20 February 1987 Forest Fire Advanced System Technology (Ffast) Conceptual Design Study
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Abstract
The National Aeronautics and Space Administration's Jet Propulsion Laboratory (JPL) and the United States Department of Agriculture (USDA) Forest Service completed a conceptual design study that defined an integrated forest fire detection and mapping system that will be based upon technology available in the 1990s. Potential system configuration options in emerging and advanced technologies related to the conceptual design were identified and recommended for inclusion as preferred system components. System component technologies identified for an end-to-end system include airborne mounted, thermal infrared (IR) linear array detectors, automatic onboard georeferencing and signal processing, geosynchronous satellite communications links, and advanced data integration and display. Potential system configuration options were developed and examined for possible inclusion in the preferred system configuration. The preferred system configuration will provide increased performance and be cost effective over the system currently in use. Forest fire management user requirements and the system component emerging technologies were the basis for the system configuration design. The conceptual design study defined the preferred system configuration that warrants continued refinement and development, examined economic aspects of the current and preferred system, and provided preliminary cost estimates for follow-on system prototype development.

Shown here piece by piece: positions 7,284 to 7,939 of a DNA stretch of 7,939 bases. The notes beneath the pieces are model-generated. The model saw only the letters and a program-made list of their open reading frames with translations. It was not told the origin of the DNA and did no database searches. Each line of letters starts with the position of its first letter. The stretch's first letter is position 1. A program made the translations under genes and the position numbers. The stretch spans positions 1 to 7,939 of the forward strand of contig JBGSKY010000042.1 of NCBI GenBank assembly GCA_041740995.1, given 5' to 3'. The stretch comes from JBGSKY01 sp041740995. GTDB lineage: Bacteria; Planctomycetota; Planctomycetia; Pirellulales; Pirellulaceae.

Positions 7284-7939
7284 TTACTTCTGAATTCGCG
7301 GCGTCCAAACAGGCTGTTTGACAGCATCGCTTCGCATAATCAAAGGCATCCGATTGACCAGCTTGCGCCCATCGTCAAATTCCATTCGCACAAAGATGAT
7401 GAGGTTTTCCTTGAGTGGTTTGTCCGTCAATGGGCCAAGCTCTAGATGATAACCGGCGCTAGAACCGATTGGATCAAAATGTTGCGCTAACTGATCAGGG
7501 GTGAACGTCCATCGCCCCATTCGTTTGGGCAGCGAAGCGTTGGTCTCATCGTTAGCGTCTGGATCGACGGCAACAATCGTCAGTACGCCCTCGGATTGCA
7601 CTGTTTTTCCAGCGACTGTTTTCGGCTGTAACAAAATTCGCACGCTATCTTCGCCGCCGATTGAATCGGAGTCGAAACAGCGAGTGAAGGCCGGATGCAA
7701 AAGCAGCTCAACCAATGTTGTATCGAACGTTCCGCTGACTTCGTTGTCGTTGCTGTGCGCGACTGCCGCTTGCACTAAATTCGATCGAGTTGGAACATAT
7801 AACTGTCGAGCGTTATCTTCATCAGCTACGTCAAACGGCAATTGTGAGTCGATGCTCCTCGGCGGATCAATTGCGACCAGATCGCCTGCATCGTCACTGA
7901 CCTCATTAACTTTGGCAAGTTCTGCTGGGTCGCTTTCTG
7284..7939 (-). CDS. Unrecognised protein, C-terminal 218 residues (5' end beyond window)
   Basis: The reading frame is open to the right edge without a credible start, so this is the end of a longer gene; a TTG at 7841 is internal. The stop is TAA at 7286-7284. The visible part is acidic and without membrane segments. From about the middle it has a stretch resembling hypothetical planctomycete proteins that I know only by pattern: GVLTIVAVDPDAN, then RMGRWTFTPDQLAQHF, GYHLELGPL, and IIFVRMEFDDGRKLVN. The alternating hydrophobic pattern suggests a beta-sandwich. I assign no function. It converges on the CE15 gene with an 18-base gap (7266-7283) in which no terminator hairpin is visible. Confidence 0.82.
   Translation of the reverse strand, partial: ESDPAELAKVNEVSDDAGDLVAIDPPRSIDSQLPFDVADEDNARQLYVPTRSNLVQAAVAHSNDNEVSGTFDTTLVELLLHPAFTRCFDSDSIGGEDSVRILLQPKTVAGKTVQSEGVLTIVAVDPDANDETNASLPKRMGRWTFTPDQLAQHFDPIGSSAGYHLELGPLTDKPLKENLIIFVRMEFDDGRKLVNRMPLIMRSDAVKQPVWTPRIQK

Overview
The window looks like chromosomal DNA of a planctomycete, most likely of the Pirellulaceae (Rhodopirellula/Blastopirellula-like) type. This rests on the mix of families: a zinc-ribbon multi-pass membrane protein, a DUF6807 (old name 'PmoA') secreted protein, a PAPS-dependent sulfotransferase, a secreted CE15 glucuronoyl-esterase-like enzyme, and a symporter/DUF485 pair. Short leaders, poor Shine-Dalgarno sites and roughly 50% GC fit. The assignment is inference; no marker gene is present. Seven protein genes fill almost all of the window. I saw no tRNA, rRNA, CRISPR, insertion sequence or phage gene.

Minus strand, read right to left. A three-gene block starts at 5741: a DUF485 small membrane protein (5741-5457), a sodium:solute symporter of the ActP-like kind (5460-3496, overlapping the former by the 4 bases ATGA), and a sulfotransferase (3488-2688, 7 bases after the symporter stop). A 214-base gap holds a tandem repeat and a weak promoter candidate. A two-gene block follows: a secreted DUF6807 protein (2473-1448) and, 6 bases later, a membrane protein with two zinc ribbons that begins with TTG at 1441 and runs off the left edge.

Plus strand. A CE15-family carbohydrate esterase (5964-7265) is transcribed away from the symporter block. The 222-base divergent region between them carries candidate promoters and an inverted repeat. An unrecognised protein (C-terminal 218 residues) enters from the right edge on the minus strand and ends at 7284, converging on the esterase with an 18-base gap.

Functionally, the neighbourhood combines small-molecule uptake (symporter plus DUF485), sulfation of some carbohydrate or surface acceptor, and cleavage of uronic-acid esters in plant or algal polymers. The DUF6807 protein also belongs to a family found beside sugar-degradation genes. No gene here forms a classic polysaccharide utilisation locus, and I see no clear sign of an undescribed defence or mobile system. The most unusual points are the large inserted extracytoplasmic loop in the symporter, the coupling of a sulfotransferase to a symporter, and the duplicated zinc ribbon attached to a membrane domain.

© (1987) COPYRIGHT Society of Photo-Optical Instrumentation Engineers (SPIE). Downloading of the abstract is permitted for personal use only.
J. David Nichols, J. David Nichols, John R. Warren, John R. Warren, } "Forest Fire Advanced System Technology (Ffast) Conceptual Design Study", Proc. SPIE 0694, Airborne Reconnaissance X, (20 February 1987); doi: 10.1117/12.936756; https://doi.org/10.1117/12.936756
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